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UMRC Foundation receives $50,000 to continue arts initiative for older adults

Courtesy photo. Chelsea Retirement Community residents enjoy arts instruction thanks to a Seeding Vitality Arts U.S. grant.

(Chelsea Update would like to thank Sarah Queiros for the information in this story.)

The UMRC Foundation recently received a Seeding Vitality Arts U.S. grant of $50,000 from Aroha Philanthropies to support a second year of arts instruction for UMRC’s residents at Chelsea Retirement Community (CRC). 

This grant is one of just fifteen awarded to nonprofit organizations nationwide by Aroha Philanthropies.

“We are thrilled to have this unique opportunity to provide meaningful arts instruction for the older adults we serve,” says UMRC Foundation President, Wendy Brightman.  “By incorporating the arts as a vital part of healthy aging, this generous grant from Aroha Philanthropies supports UMRC’s goal of providing innovative care of the highest quality for our residents and their families.”

In the first year of the Seeding Vitality Arts initiative, CRC residents had the opportunity to explore a variety of arts classes, including watercolors and pottery, theater and creative writing, and chimes and ukulele, each taught by a local arts instructor, said CRC Life Enrichment Coordinator, Hazel Mead.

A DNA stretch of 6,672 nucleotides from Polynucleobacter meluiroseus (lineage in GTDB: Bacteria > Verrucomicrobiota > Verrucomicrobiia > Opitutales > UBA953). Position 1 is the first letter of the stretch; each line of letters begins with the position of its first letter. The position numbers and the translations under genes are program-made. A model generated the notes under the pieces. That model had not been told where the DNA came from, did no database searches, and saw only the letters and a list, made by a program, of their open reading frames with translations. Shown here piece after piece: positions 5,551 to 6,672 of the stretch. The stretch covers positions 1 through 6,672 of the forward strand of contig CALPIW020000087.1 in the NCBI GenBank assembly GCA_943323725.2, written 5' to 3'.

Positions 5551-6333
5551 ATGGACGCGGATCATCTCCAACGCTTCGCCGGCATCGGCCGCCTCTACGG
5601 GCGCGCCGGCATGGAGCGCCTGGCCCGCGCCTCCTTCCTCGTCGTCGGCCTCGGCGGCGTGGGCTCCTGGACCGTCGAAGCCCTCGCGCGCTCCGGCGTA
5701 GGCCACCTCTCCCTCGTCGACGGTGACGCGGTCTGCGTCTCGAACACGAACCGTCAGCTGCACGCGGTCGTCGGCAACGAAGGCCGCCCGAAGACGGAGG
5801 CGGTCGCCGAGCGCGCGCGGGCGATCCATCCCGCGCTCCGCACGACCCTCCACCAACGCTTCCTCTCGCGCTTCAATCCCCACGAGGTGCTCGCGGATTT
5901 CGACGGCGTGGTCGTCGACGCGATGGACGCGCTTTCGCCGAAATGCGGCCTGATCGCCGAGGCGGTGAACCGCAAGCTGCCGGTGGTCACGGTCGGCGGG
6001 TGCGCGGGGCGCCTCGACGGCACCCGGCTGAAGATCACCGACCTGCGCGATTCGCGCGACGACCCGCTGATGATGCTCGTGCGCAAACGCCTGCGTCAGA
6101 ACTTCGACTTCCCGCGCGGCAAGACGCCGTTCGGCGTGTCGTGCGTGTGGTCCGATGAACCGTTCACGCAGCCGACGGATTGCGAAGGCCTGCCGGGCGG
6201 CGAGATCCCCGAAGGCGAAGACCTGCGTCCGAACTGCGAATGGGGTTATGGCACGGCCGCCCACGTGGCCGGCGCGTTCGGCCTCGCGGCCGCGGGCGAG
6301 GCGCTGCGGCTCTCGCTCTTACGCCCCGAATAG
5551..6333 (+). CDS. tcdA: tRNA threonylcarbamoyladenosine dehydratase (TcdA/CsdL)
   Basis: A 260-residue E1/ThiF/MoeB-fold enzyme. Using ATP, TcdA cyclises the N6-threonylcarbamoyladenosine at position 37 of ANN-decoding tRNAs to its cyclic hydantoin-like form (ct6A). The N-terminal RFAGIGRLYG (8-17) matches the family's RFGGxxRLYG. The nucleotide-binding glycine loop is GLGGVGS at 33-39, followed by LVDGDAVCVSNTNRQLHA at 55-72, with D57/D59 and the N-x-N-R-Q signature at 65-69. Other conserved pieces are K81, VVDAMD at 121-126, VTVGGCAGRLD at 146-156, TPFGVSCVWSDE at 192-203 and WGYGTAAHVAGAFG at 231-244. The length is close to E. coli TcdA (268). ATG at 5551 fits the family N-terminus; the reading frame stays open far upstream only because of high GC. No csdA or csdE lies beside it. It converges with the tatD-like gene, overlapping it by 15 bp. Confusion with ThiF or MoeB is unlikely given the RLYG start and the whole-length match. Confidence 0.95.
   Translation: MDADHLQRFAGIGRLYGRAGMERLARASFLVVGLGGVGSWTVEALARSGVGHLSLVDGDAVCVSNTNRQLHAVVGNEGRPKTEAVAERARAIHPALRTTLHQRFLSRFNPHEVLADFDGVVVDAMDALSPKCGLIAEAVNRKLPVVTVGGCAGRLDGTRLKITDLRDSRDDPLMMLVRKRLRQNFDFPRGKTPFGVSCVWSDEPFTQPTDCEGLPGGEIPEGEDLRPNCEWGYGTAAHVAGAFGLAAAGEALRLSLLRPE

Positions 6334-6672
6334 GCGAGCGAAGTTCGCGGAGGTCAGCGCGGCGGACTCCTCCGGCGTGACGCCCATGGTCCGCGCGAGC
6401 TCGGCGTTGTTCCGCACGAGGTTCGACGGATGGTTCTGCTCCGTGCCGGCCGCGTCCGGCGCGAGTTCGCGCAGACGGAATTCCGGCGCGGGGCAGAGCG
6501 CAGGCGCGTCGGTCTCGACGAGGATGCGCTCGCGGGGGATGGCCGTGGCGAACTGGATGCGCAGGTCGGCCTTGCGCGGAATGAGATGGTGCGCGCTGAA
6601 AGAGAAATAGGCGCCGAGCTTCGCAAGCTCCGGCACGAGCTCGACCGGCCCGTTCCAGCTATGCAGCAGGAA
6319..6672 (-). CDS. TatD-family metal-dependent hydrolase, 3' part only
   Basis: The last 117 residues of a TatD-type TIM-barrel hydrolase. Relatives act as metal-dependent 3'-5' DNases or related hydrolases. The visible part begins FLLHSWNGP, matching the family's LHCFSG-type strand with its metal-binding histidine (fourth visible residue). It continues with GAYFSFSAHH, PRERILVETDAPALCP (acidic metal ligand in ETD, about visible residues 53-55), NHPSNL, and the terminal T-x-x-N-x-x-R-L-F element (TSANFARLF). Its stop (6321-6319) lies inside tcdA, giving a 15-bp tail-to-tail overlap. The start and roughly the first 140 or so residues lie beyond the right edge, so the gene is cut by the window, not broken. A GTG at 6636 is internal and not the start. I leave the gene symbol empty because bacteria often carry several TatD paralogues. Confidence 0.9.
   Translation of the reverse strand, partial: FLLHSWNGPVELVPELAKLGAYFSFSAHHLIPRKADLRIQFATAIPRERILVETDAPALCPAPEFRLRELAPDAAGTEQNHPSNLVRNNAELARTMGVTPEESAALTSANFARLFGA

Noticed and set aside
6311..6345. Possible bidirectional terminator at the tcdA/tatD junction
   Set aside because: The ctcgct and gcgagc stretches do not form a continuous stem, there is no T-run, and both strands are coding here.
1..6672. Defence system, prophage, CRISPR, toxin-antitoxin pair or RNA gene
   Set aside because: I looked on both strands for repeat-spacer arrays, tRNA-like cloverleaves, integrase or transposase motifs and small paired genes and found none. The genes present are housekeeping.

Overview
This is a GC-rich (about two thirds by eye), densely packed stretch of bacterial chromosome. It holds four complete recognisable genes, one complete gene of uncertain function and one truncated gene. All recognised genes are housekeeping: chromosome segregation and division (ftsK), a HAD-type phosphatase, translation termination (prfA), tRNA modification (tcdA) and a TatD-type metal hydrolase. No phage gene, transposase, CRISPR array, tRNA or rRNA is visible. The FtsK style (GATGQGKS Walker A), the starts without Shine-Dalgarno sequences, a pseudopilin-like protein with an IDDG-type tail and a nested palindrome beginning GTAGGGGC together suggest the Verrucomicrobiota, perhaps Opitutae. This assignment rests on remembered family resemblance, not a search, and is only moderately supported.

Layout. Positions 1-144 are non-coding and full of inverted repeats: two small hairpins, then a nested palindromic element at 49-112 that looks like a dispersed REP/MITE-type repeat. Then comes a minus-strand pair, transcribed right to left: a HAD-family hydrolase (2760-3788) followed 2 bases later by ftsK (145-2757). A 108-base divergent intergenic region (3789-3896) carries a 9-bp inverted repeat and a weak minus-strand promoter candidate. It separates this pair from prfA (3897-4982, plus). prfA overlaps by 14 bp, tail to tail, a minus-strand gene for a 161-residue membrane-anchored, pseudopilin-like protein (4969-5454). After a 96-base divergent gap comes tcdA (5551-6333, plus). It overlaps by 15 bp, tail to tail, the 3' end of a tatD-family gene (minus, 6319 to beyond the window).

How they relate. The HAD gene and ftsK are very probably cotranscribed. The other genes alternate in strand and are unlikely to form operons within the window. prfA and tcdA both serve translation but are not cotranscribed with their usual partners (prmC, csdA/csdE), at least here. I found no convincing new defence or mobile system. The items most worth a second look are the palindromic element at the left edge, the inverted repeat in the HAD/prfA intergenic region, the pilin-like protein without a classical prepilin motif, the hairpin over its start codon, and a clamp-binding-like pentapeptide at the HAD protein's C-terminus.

“Our residents in Independent Living, Assisted Living, and Kresge Healthcare and Rehabilitation were all able to take part in these classes, and their reactions were overwhelming. They loved it. We are over the moon to be able to continue this project for our residents for a second year,” Mead said.

A culminating event follows each eight-week arts course to give participants the opportunity to share their achievements with their family, friends, fellow residents, staff, and the community.

“Last year’s culminating events included theatrical readings and story-telling, art exhibits, and a ukulele concert with an audience sing-along,” Mead said, adding, “It was wonderful to see the sense of accomplishment on the faces of each participant, and to see their loved ones taking pictures.”

The project team looks forward to bringing back some favorite classes and instructors in year two, as well as introducing some new art forms, including acrylic painting and jewelry-making.

Sandra Drabant, who taught pottery last year, said, “I love to help people find a way to appreciate and express that imaginative and creative part of themselves.  I’m thrilled for the opportunity to share my love of the arts with our residents again this year.”

Courtesy photo. Chelsea Retirement Community residents enjoy a variety of arts classes, including watercolors and pottery, theater and creative writing, and chimes and ukulele thanks to grant funding.
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